Life as a Docent at Wisconsin's Pottawatomie Lighthouse: A First Hand Account
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Life as a Docent at Wisconsin's Pottawatomie Lighthouse: A First Hand Account

Melanie Donnelly and four girl friend-daughters of the South decided to lend their Charleston South Carolina, historic district docent-guide experience to the Pottawatomie Lighthouse on scenic Rock Island, Wisconsin for a week.

Editor: Melanie, how did you hear about the resident docent program at Rock Island's Pottawatomie Lighthouse?
I am a summer resident on Washington Island, a seven-minute ferry ride away. My family and I have often gone camping on Rock Island, and having become a Friend of the Lighthouse Renovation Project, I knew that it was open to the public and docents were needed.

Editor: I understand that you and several of your friends volunteer in Charleston's historic homes and gardens tours. How did this experience help you as a docent at a lighthouse?
Living in historic Charleston SC, I enjoy interacting with tourists. I take part in many docent training programs and have several years of docent experience in sharing Charleston's treasures. So, I thought I would be able to share and inspire enthusiasm in others about the history of this Door County, Wisconsin landmark.

Editor: What does one pack for a week at a restored lighthouse?
That's a great question!  Although the lighthouse kitchen is stocked with cooking and eating utensils, we needed to bring enough food and clothing to last a week. There is no store on Rock Island where we could replenish supplies. We sat down together and planned all our meals, three per day, with the consideration that one of us needed to be on a gluten-free diet.  We ate very well I might add!

Editor: Were the living accommodations typical of the mid-1800s right down to the utilities and bathroom facilities?
Absolutely! The lighthouse, having been restored to its original condition, has no electricity or running water. The only modern convenience is a fridge and range-operated by propane gas. We pumped water from a well and used a lovely outhouse. There was a shower rigged up in a private area behind the house, and we used camping lanterns to guide our way once the sun went down. Not for the faint of heart I might add! We each had our own bedroom and a very comfy bed.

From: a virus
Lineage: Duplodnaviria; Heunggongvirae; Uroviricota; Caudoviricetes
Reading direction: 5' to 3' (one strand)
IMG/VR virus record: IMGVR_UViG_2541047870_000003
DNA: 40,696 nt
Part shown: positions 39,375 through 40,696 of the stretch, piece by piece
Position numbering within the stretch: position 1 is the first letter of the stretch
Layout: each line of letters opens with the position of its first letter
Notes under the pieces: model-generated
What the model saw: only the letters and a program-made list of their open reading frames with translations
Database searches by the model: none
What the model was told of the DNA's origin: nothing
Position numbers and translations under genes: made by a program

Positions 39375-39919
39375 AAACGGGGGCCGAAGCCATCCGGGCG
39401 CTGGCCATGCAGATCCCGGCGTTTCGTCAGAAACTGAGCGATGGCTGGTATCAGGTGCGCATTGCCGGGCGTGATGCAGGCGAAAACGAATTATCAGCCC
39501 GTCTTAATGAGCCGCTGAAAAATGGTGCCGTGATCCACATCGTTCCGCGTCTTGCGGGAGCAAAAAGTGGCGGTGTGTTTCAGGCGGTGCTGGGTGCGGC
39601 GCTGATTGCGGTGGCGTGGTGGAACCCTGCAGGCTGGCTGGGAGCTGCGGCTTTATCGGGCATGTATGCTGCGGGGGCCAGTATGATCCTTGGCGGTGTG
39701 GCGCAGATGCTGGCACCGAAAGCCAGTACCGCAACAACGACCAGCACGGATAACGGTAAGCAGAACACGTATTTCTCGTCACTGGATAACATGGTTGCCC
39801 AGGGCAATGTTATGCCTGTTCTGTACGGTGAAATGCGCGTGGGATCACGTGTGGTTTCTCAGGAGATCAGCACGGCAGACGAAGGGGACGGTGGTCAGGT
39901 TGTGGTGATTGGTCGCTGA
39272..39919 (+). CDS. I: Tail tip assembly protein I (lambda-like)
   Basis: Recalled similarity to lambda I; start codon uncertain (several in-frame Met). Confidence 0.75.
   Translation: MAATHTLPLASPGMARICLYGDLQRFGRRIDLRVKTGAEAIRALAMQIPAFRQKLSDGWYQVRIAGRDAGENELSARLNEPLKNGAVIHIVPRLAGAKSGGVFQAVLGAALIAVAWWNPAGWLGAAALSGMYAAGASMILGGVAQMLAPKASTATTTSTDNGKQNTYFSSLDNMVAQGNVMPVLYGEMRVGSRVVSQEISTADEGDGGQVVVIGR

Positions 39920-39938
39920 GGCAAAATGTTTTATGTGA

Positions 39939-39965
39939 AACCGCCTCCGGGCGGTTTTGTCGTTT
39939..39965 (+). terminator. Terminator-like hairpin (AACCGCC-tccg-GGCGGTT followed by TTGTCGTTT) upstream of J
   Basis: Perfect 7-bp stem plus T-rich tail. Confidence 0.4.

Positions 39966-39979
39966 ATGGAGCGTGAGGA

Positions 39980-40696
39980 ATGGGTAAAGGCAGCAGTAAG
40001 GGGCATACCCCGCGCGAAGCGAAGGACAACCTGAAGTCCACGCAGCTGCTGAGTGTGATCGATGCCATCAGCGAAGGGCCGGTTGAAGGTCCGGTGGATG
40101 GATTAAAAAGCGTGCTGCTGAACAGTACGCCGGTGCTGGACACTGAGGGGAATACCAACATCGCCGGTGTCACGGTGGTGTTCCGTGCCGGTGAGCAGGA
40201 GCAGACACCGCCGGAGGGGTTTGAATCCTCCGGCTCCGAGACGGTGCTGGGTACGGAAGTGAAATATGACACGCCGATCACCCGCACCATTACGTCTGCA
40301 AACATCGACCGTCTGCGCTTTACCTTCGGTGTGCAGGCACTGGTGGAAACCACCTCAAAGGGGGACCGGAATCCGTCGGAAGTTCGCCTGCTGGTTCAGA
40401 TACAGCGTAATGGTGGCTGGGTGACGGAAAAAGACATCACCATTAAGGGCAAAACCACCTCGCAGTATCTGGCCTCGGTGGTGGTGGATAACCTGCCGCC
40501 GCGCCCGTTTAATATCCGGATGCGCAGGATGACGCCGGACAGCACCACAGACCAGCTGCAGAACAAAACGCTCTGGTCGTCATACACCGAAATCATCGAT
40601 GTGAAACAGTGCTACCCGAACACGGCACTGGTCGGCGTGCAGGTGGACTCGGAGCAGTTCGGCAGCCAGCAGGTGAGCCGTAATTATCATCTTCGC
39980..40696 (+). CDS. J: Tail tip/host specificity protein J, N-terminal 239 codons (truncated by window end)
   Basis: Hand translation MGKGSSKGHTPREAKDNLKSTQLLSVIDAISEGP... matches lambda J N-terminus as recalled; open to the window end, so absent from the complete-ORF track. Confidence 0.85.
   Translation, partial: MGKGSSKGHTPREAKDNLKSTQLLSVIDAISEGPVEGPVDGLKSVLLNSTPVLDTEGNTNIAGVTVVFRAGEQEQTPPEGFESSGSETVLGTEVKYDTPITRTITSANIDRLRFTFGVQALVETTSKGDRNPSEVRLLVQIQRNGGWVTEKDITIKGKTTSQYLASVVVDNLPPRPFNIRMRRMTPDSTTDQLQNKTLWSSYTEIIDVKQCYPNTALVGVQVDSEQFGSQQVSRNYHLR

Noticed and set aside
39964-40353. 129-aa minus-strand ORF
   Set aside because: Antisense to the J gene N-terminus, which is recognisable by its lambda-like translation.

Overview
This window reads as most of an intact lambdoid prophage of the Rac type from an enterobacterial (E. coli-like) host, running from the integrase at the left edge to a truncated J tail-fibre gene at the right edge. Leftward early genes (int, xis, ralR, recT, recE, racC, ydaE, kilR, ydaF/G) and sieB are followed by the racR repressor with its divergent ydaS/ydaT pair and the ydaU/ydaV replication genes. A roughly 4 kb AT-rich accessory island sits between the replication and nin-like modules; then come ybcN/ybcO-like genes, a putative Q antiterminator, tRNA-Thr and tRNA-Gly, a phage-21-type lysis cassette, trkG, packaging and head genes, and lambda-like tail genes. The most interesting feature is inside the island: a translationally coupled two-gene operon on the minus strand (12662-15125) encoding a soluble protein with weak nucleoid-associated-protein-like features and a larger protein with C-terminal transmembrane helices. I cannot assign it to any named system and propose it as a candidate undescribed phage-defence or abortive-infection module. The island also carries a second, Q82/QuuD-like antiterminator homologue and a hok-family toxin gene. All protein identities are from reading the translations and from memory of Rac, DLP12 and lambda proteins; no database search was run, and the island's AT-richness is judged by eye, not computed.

Editor: What was a typical day at the lighthouse?
Well, we woke early and had our breakfast, put every morsel of food away and made sure our personal belongings were stowed out of sight.  We were open for tours from 10am-4pm.  As there were four of us, we were able to split time on duty: while two were at the lighthouse, the other two were free to explore the island, hike, swim, read or just relax in the sun.  When 4 o'clock, came we all were free until 10am the next day.  Our chores included cleaning the outhouse as well as sweeping, mopping and dusting the lighthouse. Many hands make light work, and I must say we all pitched in with these chores, so it really was easy.

Editor: How versed in the history of the lighthouse and the keepers did you become? Were visitors interested?
We were given a guidebook for the Pottawatomie Lighthouse which had an outline of material for us to use as a guide for the different rooms. There was also a detailed history of the lighthouse and the many keepers and their families who occupied it from 1836 until 1946 that we studied and shared with our visitors.

Editor:  Were visitors interested?
Absolutely! For me one of the most gratifying things about being a docent was to see the enthusiasm and interest from the families, especially the children, when they listened with rapt attention to our descriptions and anecdotes.

Editor:  Did you have much downtime? What did you do?
As I mentioned, we were open for tours 10am-4pm.  And as I mentioned, we each had some free time during the day, and the evenings were wonderful! We sat outside under the stars with our glass of wine talking like school girls. We brought Scrabble and played by the light of our lanterns -- a new experience, but fun!

Editor:  What was the funniest experience of your stay?
Funny you should ask!  One evening after having sat outside till quite late, we tried to open the front door to the lighthouse to go to bed only to find we were locked out. Panic ensued. Luckily we were able to boost our smallest person through the only window that wasn't locked. We laughed at the idea of spending the entire night outside!

Editor: Any advice for folks thinking about volunteering their time as docent lighthouse keepers? 
Sure! Just be willing to live without your modern conveniences for a few days, and above all bring along your sense of humor! This is not for someone who can't live without daily cell phone updates or a hairdryer. There is a Park Ranger available for emergencies, however.

About The Author:
Over the years, Melanie Donnelly has been a volunteer docent for multiple historical organizations. She splits her time between Charleston, South Carolina and Washington Island, Wisconsin where she manages and owns
Wisconsin Cottage Rentals.

Additional Background Information about Pottawatomie Lighthouse:
The Pottawatomie Lighthouse sits on a high bluff at the northern tip of Rock Island and dates from 1836 -- before Wisconsin became a state. It was the first of many lighthouses erected at key points along Wisconsin's Great Lakes shorelines where ships risked crashing into rocky points or running aground. Ship owners petitioned the U.S. government to set aside the land for a much-needed light on Rock Island. The original 1836 structure was demolished in the late 1850s and the current lighthouse was first lit in 1858. The lamp produced a steady white light visible for 14 nautical miles. In 1979, the lighthouse was placed on the National Register of Historic Places.
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